SHANGHAI May 24 Euro zone banks need to be
strong enough to support a pick up in credit demand to keep the
euro zone recovery going, European Central Bank Executive Board
member Yves Mersch said on Saturday.
Tougher regulatory standards and a stronger sense of
risk-aversion in the wake of the financial crisis have led banks
to scale back lending and raised interest rates on loans.
That has made it more difficult for companies, especially
smaller and medium-sized ones, to obtain credit to fund
expansion or growth.
Mersch said the euro zone had started to recover and was
reaching a point where companies could no longer rely on their
own funds but were increasingly in need of external funding to
"We are seeing tentative signs from survey data that credit
demand in the euro area is starting to pick up," Mersch said in
the text of a speech in Shanghai. "So we need to make sure that
the banking sector is strong enough to meet that demand."
"A car can run on low fuel for a while, but at some point it
needs to fill up otherwise the engine will stall. At this stage
of the recovery it is clear: There needs to be sufficient fuel
to rev up the engine," he said, referring to the signs of a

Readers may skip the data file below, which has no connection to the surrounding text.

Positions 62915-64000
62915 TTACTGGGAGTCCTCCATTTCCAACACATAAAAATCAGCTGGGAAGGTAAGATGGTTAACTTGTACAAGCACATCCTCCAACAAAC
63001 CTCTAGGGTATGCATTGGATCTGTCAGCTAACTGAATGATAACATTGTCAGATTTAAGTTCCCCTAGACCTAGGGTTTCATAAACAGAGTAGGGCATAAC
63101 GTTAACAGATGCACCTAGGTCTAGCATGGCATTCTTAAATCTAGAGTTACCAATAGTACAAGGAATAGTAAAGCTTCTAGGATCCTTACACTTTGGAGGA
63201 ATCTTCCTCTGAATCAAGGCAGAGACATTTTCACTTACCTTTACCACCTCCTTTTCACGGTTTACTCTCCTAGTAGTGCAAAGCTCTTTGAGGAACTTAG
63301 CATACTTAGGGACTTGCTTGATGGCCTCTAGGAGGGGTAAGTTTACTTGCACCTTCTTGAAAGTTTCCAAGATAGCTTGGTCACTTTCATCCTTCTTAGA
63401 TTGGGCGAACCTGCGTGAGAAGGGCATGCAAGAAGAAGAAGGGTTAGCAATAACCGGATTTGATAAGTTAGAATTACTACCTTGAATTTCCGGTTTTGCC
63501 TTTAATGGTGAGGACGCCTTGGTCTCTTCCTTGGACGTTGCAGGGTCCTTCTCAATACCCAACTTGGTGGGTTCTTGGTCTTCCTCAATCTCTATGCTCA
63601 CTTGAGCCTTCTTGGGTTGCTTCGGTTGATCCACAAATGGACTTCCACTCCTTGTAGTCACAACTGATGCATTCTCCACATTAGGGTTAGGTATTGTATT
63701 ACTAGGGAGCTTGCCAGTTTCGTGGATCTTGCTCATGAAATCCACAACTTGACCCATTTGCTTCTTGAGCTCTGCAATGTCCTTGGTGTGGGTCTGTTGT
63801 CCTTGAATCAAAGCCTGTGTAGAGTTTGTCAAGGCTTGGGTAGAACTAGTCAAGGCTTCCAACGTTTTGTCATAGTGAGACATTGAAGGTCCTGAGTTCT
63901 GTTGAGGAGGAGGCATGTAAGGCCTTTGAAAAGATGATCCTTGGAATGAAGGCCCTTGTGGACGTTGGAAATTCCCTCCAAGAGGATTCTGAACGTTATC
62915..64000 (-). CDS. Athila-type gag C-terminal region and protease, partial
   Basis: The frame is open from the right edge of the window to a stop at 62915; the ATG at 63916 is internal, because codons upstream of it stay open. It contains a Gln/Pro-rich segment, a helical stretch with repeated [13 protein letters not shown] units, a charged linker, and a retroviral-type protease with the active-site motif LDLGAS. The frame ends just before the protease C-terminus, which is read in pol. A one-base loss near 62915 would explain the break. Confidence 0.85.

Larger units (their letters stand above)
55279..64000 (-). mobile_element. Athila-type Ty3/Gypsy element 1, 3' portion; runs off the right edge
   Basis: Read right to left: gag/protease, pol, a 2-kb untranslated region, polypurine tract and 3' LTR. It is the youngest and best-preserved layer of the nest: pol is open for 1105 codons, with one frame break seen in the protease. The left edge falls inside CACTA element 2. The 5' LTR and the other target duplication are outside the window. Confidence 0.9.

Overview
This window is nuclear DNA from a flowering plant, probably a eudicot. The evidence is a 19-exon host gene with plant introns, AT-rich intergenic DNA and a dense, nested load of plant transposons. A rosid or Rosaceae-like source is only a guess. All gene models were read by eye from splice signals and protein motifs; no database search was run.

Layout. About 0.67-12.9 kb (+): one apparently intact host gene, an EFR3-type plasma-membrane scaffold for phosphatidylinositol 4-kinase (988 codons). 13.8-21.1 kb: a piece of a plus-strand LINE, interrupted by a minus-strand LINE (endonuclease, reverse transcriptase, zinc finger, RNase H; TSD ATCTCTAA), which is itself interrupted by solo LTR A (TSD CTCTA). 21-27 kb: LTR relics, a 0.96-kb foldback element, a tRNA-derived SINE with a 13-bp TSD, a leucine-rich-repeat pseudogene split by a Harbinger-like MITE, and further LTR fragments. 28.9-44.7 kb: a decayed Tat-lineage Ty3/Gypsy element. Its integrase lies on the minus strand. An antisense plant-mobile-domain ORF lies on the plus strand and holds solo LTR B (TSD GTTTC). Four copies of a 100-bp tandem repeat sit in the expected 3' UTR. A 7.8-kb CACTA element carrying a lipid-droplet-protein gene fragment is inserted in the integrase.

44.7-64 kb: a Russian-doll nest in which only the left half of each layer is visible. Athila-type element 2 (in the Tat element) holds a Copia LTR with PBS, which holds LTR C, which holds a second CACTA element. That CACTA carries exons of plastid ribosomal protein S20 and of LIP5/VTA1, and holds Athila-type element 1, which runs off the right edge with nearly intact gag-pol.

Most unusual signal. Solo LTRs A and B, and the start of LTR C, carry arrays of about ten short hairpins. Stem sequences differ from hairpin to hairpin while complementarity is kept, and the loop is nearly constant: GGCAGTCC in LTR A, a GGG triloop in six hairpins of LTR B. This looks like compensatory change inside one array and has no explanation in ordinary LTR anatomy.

pickup in credit demand.
Mersch said the ECB was counting on its ongoing health
checks on lenders in the euro zone to help the banks clean up
their balance sheets so that they can focus on lending.
The ECB has signaled its readiness to add more stimulus to
the euro zone economy at its policy meeting in June if necessary
and one of the tools on its shelf is an injection of cheap
long-term funds with pricing linked to an increase in net
Another option would be to cut interest rates, including the
deposit rate, which currently stands at zero. A negative deposit
rate would mean charging banks for parking their money at the
This is seen as an incentive for banks to lend the money to
other banks or companies and households instead.
Mersch did not single out any policy tools in his speech.
Reviving the market for securitised loans was particular
important to improve funding for small and medium-sized
companies, Mersch said, referring to a joint initiative on the
matter with the Bank of England.
(Reporting by Pete Sweeney in Shanghai; Writing by Eva Taylor;
Editing by Hugh Lawson)